Self-absorbed Aidan Montgomery knows what he wants: a life of luxury and material wealth. To get it he’s stumping on the campaign trail for Senator Philip Brenton and carrying on a rather perfunctory affair with him to boot. The senator is his ticket to better living, and Aidan is content not to look too closely at Brenton’s back room business dealings.
When discrepancies over property lines for a new casino development in the senator’s district surface, axe man Rafe McCafferty becomes an unwilling participant in the dispute. A suspicious accident on the logging company owner’s job site draws Aidan and Rafe into murky plans that threaten not only their jobs, but Aidan’s shallow lifestyle and his vision for the future. There are no clear-cut answers for either of them, that is, until they have to unite for their own survival.
My rating: 2 of 5 stars
Gone Stumping is a different kind of read. On the positive side it’s a decent story about two men that are frustrated with parts of their lives and through meeting each other, break out of the mold they’ve cast for themselves. Watching two men realize they can break away from stereotypes is a nice story. The political vehicle to this is rather predictable and takes some obvious leaps but what really hindered my enjoyment was the writing itself.
The story follows Aiden Montgomery, a political campaign manager that gets his job by sleeping with his senator boss. Aiden doesn’t have a problem with that though as he aspires to achieve the money, fame, success, and material possessions the senator has. However when the senator’s shady land deal starts to unravel, Aiden finally wakes up from his comfortable life to reassess his values and priorities with a little help from sexy logger Rafe.
The story itself is pretty basic with the obvious and predictable political corruption component. This is the weakest aspect of the story since it’s so cliché on many levels. Yet what saves this from being boring is that Aiden really does embody those stereotypes and plastic people that exist. His characterization as someone that wants all of those trappings comes across yet he’s not the hard worker that is willing to do anything and everything to get the job and the promotion. Aiden comes across more as thinking perfection would be nice but lacking the elemental drive to really attain it. Instead he measures himself and others by these ideals and finds many of them lacking.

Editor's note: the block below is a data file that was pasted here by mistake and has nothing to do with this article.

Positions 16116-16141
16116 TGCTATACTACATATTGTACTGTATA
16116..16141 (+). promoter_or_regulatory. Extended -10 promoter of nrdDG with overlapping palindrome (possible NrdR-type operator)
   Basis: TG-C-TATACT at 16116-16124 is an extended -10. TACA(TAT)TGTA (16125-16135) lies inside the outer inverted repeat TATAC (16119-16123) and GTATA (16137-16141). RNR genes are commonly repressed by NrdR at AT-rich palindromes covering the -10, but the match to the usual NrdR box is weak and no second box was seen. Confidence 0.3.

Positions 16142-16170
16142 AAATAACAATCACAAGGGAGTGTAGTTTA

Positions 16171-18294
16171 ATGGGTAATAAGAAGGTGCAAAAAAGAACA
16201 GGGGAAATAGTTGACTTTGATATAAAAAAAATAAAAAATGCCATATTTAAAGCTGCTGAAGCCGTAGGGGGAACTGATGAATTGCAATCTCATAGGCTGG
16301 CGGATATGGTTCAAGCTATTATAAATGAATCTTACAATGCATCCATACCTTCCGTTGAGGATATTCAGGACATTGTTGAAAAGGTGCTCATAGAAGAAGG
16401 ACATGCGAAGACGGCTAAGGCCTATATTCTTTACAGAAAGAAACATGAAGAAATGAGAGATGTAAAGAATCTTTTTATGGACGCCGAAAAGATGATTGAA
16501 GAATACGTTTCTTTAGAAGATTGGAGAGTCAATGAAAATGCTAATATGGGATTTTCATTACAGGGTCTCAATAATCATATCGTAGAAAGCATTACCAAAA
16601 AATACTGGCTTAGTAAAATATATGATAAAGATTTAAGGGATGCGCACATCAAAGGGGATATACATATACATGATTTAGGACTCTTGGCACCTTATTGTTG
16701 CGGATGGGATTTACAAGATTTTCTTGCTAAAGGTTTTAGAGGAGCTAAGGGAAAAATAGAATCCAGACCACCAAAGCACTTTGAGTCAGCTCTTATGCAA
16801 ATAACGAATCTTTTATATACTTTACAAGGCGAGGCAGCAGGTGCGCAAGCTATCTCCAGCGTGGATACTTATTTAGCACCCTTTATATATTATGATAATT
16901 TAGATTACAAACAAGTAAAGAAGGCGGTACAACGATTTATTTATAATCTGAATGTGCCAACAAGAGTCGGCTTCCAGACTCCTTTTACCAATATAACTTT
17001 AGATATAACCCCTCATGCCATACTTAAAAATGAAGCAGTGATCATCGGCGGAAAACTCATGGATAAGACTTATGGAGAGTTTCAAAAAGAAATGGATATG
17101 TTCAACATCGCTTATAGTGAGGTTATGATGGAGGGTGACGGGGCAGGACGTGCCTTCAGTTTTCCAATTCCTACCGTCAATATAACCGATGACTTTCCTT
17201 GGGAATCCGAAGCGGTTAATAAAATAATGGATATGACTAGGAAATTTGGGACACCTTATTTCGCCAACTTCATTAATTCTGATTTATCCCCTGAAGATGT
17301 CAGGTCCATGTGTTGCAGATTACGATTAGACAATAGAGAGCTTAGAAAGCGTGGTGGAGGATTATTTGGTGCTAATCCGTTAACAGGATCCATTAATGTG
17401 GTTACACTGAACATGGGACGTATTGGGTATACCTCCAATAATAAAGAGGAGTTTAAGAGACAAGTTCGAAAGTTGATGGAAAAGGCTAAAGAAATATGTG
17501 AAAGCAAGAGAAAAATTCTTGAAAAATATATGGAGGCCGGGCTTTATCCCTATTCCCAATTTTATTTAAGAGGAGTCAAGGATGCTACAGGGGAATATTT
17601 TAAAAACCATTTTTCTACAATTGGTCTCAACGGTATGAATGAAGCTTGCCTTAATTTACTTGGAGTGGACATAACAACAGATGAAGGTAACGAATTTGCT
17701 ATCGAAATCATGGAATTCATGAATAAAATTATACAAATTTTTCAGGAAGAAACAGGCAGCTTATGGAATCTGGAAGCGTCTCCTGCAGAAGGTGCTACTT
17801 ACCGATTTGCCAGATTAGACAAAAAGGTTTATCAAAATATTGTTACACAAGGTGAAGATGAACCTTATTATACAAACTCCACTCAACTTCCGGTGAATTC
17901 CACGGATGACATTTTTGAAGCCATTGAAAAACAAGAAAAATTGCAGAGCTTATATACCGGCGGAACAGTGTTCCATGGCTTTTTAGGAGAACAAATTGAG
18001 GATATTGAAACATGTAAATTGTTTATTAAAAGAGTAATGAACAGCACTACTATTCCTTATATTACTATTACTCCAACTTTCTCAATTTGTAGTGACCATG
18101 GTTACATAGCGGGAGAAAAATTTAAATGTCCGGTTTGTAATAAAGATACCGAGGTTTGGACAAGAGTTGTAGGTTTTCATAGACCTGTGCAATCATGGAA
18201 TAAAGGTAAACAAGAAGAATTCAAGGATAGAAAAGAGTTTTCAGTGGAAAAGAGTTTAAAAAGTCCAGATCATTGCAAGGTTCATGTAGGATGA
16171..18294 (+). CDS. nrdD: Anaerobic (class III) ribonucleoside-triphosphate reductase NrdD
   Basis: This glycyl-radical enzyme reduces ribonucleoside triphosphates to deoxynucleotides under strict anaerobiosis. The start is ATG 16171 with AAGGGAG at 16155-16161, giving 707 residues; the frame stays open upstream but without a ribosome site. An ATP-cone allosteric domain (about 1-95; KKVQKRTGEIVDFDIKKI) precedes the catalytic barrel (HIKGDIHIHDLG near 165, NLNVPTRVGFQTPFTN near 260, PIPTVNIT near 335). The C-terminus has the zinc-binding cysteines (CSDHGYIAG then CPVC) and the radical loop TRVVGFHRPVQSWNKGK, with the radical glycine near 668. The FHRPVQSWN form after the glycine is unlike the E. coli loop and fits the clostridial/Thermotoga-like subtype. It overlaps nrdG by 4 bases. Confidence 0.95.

Thus Aiden’s interaction and subsequent romance with Rafe causes him to really reevaluate his life and choices. When the senator’s corruption comes to life Aiden realizes he’s been fooling himself and thus attempts to see life through a lens that doesn’t demand perfection. Rafe for his part is a tough working, rough man that doesn’t understand or fit in with the model perfection types. He doesn’t have the perfect hair or clothes nor does he want to be pigeon holed as some typical gay man so his realization that not all gay men are the same fits well with Aiden’s own change. Thus the two men together make for a nice couple that is likely to change and grow together in positive ways.
What didn’t work so well in the story is the actually writing itself. Often I found the writing too loquacious and unappealing to read. The story seemed to talk around the point it was making, thus prompting me to re-write the sentence in my head to ascertain the main point. Some examples of this and the awkward verbiage are:
Additionally the third person POV shifts often from paragraph to paragraph to encompass all viewpoints, though Aiden is the main perspective.
Overall the story is decent and I liked how the men grew out of their stereotypes and boxes. It’s nice to see characters grow over the course of a story and capable of change. The unattractive writing is such that perhaps this author just isn’t for me and the examples noted may not bother other readers. If it doesn’t, I’d recommend picking this up. If you’re more like me and find the prose somewhat awkward, I can still recommend the story but that depends on your tolerance level.
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